The message Saint Francis preached to the birds,
Though not recorded, isn't beyond surmising.
He wanted his fellow creatures to taste the joy
Of singing the hymns he sang on waking,
Hymns of thanksgiving that praised creation.
Granted, the birds had problems with comprehension,
But maybe they'd grasped enough of his earnest tone
To feel that spring shouldn't be taken lightly.
An audience hard to hold, to be sure,
With a narrow attention span, a constant fluttering,
But a lot less challenging than the nun he counseled
Only this morning, a woman still young,
Dying slowly in pain, who asked him
Why if her suffering had a purpose
That purpose couldn't be clarified in a vision.
Why not at least some evidence
That the greater the suffering reserved for her
The smaller the portion reserved for others?
What a balm to be able to think as Jesus did,
That with every difficult breath of hers
Patients in sickbeds around the world
Suddenly found they were breathing easier.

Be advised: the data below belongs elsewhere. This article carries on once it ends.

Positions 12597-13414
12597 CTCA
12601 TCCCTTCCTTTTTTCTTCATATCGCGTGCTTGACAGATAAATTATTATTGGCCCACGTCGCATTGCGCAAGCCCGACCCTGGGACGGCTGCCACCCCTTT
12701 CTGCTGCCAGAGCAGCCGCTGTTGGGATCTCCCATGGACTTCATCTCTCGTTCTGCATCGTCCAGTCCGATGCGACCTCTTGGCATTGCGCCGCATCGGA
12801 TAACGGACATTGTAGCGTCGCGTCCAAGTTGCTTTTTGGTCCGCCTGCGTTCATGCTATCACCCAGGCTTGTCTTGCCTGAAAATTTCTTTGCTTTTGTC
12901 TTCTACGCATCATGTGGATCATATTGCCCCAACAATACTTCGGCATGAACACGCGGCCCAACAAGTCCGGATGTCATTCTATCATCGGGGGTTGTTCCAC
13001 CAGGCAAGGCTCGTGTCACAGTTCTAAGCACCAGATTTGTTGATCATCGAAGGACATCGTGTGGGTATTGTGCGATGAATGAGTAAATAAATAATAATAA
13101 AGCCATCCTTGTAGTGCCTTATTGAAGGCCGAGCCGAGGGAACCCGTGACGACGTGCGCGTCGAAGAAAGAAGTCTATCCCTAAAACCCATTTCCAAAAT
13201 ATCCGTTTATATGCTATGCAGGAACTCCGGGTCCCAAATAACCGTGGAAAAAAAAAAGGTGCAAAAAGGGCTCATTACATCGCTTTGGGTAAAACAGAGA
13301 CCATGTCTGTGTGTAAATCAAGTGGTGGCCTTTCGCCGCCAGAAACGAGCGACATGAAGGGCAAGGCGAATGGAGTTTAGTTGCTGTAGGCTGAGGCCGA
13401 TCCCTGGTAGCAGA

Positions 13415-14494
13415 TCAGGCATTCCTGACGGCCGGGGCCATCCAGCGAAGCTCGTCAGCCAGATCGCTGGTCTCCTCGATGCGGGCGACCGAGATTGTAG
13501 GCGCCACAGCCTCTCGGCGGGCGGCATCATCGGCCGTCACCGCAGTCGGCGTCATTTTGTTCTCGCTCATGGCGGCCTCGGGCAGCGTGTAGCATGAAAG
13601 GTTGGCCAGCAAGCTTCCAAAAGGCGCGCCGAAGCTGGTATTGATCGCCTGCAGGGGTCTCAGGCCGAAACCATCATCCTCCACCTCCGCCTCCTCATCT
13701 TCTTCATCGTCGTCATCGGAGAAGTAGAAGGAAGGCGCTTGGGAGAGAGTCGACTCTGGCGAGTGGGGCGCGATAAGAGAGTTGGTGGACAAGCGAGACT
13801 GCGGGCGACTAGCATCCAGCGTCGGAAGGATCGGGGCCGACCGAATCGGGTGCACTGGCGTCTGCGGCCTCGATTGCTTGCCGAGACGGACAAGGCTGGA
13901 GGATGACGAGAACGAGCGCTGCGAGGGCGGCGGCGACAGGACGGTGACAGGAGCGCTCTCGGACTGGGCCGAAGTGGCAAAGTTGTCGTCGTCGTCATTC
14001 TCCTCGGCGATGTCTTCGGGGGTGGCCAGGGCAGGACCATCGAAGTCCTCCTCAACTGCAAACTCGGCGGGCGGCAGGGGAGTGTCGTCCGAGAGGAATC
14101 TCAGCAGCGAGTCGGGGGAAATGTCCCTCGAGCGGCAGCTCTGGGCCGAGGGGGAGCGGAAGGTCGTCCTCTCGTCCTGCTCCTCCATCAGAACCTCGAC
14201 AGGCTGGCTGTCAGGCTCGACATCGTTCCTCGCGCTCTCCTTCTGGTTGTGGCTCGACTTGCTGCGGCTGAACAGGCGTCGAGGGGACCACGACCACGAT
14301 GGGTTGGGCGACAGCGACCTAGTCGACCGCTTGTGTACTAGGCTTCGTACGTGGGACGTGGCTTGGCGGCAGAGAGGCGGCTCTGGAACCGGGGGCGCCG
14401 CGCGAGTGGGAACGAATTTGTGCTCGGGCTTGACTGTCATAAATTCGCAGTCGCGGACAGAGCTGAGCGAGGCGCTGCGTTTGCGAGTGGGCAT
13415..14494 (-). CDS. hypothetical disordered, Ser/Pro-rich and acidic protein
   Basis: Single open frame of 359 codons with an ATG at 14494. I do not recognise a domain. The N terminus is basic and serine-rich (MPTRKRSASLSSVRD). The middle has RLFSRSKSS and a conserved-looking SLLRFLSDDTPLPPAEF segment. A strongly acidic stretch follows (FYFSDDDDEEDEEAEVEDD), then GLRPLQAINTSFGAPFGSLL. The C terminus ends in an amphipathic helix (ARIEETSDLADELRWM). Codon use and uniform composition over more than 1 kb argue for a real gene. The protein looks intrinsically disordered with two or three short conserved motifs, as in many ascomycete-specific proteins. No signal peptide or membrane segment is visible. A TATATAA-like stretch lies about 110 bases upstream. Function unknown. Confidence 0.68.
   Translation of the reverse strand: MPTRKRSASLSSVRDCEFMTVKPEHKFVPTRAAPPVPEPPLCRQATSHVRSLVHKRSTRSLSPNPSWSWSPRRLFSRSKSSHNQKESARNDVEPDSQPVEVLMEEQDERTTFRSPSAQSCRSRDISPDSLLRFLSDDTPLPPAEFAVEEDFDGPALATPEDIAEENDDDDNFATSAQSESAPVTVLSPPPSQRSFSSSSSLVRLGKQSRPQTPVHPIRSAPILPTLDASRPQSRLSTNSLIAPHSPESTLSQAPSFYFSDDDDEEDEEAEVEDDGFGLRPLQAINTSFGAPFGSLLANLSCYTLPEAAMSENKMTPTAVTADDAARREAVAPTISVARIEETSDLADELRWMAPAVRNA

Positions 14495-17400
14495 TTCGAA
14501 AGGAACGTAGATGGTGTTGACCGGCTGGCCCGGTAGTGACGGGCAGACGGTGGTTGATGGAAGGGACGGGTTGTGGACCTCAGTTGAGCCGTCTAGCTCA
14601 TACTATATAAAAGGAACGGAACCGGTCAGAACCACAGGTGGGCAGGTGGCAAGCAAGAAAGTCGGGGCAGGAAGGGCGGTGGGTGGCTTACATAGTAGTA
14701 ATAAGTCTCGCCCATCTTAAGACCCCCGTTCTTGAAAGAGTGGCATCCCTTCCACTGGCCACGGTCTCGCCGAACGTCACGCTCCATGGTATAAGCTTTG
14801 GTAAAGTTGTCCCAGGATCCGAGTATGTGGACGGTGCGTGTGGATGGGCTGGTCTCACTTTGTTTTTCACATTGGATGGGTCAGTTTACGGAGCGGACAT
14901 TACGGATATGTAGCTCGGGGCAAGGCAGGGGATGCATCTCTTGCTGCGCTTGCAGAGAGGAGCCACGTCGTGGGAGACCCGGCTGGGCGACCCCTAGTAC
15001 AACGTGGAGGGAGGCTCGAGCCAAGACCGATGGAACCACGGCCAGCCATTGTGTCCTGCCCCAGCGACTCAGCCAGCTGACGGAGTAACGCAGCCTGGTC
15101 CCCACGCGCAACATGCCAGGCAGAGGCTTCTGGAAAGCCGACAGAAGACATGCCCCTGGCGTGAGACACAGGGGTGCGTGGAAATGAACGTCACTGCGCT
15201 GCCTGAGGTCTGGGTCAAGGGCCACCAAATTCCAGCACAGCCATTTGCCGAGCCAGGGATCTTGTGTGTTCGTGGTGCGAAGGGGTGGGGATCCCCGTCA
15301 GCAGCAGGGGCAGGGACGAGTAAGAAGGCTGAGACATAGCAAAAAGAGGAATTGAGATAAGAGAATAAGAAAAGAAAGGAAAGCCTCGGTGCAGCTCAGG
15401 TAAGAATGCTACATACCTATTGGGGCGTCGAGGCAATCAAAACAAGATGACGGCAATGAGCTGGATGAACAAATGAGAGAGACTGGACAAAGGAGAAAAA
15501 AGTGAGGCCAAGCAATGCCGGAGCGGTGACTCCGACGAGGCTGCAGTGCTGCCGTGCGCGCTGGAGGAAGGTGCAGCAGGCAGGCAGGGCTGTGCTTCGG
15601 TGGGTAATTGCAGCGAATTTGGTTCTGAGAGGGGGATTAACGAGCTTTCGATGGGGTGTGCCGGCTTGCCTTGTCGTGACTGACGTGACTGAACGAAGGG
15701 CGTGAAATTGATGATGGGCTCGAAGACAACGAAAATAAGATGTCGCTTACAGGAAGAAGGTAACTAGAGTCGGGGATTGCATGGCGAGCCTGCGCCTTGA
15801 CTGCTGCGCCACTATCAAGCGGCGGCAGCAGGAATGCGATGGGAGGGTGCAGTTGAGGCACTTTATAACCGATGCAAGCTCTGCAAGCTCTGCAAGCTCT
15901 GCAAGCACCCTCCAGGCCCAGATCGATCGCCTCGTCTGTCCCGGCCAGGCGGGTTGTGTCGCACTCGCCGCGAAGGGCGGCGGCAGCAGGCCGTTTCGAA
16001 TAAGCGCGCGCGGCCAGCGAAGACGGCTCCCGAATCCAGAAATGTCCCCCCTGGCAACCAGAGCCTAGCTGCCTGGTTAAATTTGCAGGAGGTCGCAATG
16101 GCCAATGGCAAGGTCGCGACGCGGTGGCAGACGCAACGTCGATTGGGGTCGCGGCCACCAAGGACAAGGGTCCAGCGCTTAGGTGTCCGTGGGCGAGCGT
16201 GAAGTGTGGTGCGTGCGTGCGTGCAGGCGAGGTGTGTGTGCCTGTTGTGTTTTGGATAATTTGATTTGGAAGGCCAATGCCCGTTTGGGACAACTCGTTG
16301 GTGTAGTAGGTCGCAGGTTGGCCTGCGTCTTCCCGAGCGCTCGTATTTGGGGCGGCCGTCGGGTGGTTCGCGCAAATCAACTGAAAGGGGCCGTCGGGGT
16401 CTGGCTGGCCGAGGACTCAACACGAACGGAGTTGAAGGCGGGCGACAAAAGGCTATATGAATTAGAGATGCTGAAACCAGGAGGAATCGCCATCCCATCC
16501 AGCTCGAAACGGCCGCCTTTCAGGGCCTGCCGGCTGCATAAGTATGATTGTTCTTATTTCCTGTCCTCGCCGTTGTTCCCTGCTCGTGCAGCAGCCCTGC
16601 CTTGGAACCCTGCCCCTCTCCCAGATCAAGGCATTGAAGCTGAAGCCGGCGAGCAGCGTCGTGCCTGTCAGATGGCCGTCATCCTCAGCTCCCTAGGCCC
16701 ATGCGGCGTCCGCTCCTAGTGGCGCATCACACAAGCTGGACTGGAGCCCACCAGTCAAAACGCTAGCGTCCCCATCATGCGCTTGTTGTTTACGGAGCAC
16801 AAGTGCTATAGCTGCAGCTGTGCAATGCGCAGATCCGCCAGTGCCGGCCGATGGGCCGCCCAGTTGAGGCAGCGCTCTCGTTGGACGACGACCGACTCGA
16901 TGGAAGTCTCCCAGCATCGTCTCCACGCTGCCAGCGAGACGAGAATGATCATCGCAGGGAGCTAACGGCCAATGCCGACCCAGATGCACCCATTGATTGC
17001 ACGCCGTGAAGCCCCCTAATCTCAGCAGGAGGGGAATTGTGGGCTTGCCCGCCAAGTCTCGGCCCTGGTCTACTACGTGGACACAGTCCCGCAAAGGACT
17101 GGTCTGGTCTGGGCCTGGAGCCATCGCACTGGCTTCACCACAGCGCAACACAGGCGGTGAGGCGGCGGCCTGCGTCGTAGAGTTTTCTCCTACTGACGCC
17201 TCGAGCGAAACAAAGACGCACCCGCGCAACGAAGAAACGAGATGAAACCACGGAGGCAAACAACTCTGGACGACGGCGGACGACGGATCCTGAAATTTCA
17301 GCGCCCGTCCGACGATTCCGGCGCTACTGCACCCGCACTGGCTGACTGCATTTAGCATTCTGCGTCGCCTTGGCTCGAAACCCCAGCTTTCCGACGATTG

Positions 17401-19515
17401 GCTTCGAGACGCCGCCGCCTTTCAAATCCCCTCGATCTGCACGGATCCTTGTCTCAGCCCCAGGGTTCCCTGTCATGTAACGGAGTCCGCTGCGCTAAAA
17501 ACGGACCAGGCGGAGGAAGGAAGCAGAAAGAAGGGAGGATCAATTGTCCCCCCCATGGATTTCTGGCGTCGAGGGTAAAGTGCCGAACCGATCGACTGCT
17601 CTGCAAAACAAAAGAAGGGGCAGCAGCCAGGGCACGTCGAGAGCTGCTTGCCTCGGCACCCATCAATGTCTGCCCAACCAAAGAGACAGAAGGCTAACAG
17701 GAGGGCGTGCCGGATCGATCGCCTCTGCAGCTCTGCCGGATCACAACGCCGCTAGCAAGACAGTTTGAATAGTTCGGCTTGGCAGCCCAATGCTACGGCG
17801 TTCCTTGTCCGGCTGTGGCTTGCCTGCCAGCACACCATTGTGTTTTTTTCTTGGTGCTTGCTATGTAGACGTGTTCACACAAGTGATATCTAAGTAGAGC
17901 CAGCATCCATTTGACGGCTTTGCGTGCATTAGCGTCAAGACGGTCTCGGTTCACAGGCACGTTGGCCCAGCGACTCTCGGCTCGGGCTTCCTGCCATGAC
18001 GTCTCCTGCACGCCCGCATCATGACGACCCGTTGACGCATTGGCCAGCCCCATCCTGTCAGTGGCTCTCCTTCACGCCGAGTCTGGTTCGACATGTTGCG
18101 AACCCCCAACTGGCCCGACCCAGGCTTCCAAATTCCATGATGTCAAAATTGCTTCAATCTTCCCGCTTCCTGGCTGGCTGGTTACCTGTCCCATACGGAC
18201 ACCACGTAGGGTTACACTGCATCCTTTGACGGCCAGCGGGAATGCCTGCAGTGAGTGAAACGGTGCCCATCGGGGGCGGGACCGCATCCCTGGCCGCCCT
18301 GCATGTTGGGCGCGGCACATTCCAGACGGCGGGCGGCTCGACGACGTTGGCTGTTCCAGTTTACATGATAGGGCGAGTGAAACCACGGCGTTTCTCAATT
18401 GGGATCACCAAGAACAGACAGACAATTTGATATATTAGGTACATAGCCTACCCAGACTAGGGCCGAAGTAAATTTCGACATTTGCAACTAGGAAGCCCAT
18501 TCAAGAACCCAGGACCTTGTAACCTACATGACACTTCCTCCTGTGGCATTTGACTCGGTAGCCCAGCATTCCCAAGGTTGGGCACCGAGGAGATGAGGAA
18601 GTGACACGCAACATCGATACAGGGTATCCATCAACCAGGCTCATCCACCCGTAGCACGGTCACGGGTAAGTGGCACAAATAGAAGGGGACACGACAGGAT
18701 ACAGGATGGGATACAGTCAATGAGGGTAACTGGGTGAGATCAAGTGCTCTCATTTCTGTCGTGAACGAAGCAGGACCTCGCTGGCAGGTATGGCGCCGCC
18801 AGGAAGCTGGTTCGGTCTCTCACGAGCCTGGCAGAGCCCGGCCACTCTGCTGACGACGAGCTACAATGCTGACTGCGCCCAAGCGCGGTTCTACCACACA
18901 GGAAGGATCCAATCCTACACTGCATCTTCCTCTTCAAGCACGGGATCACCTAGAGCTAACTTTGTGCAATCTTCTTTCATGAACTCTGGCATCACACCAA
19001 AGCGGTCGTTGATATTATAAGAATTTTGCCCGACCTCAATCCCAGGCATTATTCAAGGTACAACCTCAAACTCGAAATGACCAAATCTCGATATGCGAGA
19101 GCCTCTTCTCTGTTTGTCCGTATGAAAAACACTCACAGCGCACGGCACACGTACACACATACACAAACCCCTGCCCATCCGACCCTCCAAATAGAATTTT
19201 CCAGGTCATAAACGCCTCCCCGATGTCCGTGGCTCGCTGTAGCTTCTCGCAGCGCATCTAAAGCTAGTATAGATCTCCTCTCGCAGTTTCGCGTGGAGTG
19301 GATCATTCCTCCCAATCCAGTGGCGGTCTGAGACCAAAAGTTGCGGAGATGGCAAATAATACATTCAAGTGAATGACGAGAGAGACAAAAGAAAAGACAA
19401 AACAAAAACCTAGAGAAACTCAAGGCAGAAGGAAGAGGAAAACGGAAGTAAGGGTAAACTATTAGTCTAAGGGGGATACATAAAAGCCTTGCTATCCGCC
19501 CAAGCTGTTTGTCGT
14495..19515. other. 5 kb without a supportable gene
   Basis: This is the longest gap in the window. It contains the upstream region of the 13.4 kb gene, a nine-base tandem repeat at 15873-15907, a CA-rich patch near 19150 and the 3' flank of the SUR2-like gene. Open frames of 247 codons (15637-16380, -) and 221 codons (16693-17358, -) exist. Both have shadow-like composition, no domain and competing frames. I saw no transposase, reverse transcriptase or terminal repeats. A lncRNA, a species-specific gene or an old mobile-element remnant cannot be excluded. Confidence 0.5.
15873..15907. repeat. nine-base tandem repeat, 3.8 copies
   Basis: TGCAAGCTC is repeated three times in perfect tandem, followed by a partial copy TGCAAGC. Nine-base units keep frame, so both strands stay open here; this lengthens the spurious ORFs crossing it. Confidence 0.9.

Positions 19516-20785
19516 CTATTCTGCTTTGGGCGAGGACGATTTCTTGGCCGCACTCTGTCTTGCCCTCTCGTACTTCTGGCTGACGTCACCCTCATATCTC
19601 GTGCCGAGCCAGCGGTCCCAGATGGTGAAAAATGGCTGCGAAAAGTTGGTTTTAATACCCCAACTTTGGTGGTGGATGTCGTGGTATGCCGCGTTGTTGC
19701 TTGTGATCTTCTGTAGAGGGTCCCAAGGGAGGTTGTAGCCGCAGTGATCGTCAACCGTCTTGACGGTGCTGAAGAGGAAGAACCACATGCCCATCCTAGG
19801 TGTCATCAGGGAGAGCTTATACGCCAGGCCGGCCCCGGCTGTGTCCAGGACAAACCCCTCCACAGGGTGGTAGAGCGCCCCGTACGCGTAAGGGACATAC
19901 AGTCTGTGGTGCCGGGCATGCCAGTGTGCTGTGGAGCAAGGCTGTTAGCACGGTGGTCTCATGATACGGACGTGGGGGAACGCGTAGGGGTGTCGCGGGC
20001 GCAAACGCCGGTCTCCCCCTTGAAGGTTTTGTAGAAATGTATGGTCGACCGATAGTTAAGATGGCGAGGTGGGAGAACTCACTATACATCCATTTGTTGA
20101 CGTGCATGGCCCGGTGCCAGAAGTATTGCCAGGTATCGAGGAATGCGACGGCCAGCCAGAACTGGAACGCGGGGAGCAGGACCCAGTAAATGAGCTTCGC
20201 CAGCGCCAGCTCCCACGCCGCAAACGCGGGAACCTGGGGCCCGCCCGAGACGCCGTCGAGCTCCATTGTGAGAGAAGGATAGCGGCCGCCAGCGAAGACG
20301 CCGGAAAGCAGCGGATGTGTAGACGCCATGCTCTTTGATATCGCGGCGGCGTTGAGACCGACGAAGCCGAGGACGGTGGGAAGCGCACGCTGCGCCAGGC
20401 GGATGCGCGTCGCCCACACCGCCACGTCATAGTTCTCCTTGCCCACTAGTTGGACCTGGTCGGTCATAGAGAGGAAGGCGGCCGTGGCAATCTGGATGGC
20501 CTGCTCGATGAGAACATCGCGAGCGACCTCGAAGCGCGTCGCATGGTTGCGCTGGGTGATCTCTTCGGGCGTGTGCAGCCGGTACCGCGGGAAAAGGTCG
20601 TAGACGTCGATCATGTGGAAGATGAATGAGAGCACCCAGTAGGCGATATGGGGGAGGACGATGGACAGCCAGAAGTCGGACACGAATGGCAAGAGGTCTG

What a relief for Saint Francis these birds are,
Free of the craving for explanation, for certainty
Even in winter, when the grass is hidden. "Look!"
He calls to them, pointing. "Those black specks
There in the snow are seed husks. Think
As you circle down how blessed you are."
But what can he point to in the nun's spare cell
To keep her from wondering why it's so hard
For the king of heaven to comfort her?
All she can manage now is to hope for the will
Not to abandon her god, if he is her god,
In his hour of weakness. No time to reply
To the tender homily at her bedside
As she gathers all her strength for the end,
Hoping to cry out briefly as Jesus did
When his body told him he was on his own.
- Carl Dennis
(I recently bought a used copy of Carl's New and Selected Poems: 1974-2004, and man oh man, these poems are changing my life. I know when Holly introduced me to "The God Who Loves You" back in 2007 that he was amazing, but I continue to be floored by his poetry the more I read of it.)